The Real Christian Debate on Transgender Identity

Some conservatives have made mocking remarks about Caitlyn Jenner, but their attitudes obscure deep, meaningful questions about the meaning of gender.

The two little letters carry a world of significance: he. Amid the wave of reaction to Caitlyn Jenner’s announcement that she is a transgender woman, and her upcoming cover story in Vanity Fair, pronoun use has become a symbol of deep cultural divisions: Calling Jenner “he” versus “she” has important implications for the speaker’s understanding of gender identity.

Sometimes, as Megan Garber wrote on Tuesday, pronoun awkwardness is a matter of confusion or lack of education; even well-meaning media outlets have made mistakes in covering Jenner’s debut as a woman. But some reactions, particularly from conservative Christians, have reflected skepticism about the deeper claims of transgender identity.

Matt Walsh, an often polemical conservative Christian blogger, wrote an article for The Blaze headlined, “Bruce Jenner Is Not a Woman. He Is a Sick and Delusional Man.” The charismatic Christian magazine Charisma News ran a story called “Celebrating Confusion: The Crisis of Bruce (Not Caitlyn) Jenner.” The pastor who ministers to the members of the ultra-conservative Duggar family, who star in the reality-television show 19 Kids and Counting and are currently experiencing their own share of media attention, said about Jenner, “What's remarkable about this is the world is applauding.” And speaking more broadly on transgender issues earlier this year, Republican presidential candidate Mike Huckabee said, “Now I wish that someone told me that when I was in high school that I could have felt like a woman when it came time to take showers in PE. I’m pretty sure that I would have found my feminine side and said, ‘Coach, I think I’d rather shower with the girls today.’”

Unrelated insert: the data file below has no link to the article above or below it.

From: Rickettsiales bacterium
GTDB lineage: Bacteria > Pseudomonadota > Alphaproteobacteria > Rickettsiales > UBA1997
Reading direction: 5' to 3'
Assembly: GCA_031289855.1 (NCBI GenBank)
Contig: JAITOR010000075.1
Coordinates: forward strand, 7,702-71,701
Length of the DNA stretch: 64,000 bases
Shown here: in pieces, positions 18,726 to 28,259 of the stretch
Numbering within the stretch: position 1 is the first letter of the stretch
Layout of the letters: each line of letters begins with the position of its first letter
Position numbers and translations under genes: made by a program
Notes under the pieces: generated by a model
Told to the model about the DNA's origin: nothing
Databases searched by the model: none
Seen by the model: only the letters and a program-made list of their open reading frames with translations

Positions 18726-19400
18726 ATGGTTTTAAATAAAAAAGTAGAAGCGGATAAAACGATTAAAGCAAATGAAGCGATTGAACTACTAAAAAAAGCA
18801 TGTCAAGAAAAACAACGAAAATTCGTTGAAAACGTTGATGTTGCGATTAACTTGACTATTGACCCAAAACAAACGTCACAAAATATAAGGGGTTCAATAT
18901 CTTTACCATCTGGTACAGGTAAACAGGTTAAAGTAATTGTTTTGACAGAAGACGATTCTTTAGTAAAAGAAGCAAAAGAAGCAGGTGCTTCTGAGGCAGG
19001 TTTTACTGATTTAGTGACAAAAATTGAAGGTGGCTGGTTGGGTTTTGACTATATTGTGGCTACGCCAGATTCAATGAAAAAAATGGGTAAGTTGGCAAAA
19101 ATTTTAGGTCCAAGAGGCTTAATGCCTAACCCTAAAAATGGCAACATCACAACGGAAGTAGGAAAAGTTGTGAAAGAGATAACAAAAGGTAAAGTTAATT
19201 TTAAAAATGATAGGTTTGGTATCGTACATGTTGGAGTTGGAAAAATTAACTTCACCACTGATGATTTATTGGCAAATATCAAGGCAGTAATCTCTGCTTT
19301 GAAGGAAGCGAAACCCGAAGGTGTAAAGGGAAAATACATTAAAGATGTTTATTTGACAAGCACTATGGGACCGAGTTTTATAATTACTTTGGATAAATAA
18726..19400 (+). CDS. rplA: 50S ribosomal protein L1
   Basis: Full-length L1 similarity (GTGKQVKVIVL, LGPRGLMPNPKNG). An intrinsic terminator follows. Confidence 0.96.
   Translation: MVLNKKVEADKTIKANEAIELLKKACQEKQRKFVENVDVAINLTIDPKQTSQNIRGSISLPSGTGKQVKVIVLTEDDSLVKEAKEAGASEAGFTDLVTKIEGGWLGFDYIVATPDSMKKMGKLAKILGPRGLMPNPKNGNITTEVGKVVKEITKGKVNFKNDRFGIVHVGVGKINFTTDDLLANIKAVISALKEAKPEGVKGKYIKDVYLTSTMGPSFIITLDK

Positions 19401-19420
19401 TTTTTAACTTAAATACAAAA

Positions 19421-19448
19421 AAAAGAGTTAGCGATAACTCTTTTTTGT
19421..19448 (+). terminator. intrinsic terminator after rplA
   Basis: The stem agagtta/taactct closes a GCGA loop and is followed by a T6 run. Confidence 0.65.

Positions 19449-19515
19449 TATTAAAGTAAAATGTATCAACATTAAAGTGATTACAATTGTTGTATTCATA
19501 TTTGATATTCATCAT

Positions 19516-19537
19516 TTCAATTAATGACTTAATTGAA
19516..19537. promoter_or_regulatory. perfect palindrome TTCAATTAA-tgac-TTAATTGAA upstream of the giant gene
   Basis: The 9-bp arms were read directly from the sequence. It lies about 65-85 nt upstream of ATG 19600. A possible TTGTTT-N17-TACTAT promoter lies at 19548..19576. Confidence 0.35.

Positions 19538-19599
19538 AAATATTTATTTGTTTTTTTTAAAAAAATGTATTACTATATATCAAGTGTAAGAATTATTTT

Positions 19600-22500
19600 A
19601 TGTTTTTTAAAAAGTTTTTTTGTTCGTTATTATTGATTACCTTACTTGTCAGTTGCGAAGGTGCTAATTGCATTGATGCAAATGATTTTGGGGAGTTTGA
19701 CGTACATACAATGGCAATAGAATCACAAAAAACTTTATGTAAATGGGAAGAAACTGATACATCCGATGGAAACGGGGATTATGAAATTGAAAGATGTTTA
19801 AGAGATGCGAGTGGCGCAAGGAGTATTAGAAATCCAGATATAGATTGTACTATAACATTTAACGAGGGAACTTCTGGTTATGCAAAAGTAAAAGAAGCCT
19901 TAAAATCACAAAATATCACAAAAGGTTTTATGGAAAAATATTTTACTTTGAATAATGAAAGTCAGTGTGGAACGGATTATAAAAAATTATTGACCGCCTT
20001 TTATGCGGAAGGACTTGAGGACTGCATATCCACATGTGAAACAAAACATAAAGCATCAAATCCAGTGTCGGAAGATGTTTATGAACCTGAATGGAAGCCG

Although many of these statements have come from conservative evangelical Christians, there’s evidence that those in other denominations are also inclined to reject transgender identity. On Wednesday, the archbishop of San Francisco, Salvatore Cordileone, responded to the news of Caitlyn Jenner’s Vanity Fair cover at a conference, saying, “The clear biological fact is that a human being is born either male or female.” According to David Gibson of Religion News Service, “Cordileone said a friend recently pointed out to him that a major university advertised housing ‘for a grand total of 14 different gender identities. … I’m sure even more will be invented as time goes on,’ he said, prompting laughter from the audience of about 200.”